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Jazayeri Michael A. MD; Nichter, Larry S. MD; Zhou, Zhao Yi MD; Wellisz, Tadeusz MD; Cheung, David T. PhD
Journal of Craniofacial Surgery: July 1994
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Demineralized bone matrix (DBM) has been successfully used as a substitute for bone grafting. Autogenous bone grafts may cause site morbidity and undergo significant resorption. DBM may overcome these problems, but it has no mechanical stability until bone formation has occurred. We tested various alloplastic implants (i.e., Surgicel, polydioxanone [PDS], porous polyethylene [Medpor], and Gelfoam) in combination with DBM and compared it with DBM alone in a 9 × 9 mm rat cranial defect model. Histological and biomechanical measurements were performed at postoperative month 2. Among the study groups, Gelfoam/DBM inhibited bone formation to varying degrees and was the only group that displayed an inflammatory response. Mechanical push-out tests using a servohydraulic testing frame were conducted. The Medpor/DBM implant displayed the strongest support at 2 months; maximum load was 95% of intact skull. Surgicel/DBM and DBM alone were comparable; maximum load was 66% of intact skull. Gelfoam/DBM and PDS/DBM displayed the weakest support (48% of intact skull). We conclude that, after 2 months of implantation, alloplastic/DBM composites provide osseous structural integration. Gelfoam/DBM is not an effective delivery system for DBM in our model.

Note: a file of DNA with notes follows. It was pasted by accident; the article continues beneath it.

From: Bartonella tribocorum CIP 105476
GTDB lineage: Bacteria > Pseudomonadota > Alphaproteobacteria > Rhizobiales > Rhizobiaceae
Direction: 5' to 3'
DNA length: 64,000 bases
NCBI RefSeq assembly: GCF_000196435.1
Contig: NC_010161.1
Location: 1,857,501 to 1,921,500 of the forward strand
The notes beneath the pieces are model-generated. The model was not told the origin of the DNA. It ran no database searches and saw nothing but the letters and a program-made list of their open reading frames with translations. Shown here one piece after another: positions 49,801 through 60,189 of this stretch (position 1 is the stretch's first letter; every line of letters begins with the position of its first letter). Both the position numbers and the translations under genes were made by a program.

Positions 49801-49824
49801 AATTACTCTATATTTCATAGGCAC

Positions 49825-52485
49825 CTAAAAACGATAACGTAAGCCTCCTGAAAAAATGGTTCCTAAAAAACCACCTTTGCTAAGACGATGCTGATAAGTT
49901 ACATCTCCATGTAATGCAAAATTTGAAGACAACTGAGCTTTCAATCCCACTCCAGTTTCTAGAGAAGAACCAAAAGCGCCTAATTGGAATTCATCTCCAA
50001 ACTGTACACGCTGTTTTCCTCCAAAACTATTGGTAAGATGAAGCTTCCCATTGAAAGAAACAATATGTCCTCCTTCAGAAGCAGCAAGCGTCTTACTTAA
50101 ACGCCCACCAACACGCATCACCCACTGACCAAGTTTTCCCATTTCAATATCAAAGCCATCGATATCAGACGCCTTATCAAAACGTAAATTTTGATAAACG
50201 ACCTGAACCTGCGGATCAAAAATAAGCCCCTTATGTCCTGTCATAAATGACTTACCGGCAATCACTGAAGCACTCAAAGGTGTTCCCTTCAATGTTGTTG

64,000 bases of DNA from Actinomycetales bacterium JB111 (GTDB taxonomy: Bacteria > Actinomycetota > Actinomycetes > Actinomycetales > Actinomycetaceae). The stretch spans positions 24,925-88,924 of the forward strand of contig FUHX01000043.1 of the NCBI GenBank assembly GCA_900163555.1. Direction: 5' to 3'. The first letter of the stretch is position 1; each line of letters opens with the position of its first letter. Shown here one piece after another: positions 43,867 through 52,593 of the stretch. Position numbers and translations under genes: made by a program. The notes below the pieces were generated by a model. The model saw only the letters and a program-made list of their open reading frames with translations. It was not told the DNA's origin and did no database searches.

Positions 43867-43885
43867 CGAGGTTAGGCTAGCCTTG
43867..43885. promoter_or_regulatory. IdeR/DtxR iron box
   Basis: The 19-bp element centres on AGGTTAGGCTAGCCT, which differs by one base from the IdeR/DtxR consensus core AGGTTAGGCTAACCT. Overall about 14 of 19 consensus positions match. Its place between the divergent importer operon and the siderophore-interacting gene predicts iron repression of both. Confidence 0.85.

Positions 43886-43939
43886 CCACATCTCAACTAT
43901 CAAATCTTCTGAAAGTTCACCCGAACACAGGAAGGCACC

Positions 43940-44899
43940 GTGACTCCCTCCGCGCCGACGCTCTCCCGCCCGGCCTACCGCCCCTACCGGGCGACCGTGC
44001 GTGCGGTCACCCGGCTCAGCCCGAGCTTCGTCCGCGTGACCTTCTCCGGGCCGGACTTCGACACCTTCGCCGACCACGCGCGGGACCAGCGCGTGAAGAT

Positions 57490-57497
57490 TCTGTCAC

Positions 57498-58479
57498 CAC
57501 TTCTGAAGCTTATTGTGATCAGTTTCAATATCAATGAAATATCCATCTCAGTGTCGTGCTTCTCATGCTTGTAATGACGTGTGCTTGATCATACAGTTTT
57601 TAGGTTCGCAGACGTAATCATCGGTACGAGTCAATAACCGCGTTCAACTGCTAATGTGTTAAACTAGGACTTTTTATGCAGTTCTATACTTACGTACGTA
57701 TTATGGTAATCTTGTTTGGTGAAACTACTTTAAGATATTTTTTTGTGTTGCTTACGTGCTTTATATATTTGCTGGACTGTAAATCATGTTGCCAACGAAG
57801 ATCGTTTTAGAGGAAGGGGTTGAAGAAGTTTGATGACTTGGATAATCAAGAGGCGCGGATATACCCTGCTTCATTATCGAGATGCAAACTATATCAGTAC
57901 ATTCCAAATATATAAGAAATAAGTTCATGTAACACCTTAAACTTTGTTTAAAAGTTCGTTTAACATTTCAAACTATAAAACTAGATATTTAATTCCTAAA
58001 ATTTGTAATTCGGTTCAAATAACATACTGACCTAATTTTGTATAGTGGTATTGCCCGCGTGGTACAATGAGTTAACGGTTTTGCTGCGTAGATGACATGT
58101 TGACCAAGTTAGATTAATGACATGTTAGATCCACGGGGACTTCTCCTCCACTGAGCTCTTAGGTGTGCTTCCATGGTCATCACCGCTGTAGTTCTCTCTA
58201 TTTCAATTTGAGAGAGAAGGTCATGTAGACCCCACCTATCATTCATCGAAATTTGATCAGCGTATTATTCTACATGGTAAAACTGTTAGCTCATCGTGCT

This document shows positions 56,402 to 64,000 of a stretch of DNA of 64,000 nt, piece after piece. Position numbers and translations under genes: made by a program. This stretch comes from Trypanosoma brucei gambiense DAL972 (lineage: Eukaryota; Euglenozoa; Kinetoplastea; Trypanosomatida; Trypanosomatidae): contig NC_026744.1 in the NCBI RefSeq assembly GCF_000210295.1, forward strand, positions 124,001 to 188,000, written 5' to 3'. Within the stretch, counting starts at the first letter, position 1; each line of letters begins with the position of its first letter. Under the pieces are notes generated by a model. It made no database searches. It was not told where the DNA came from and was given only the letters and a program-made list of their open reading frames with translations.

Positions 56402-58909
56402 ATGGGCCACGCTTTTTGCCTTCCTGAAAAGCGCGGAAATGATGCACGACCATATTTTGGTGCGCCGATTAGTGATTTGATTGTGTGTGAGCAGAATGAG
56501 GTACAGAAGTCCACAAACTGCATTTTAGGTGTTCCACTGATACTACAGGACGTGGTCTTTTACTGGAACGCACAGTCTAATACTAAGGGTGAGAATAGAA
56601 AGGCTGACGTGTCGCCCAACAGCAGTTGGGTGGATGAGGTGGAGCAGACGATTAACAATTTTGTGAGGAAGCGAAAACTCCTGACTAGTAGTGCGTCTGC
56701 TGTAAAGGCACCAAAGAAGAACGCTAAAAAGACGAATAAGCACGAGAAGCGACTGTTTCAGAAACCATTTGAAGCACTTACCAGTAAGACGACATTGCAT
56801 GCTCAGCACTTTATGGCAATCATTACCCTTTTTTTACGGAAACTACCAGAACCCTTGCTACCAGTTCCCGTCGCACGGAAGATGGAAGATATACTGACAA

© 1994 Mutaz B. Habal, MD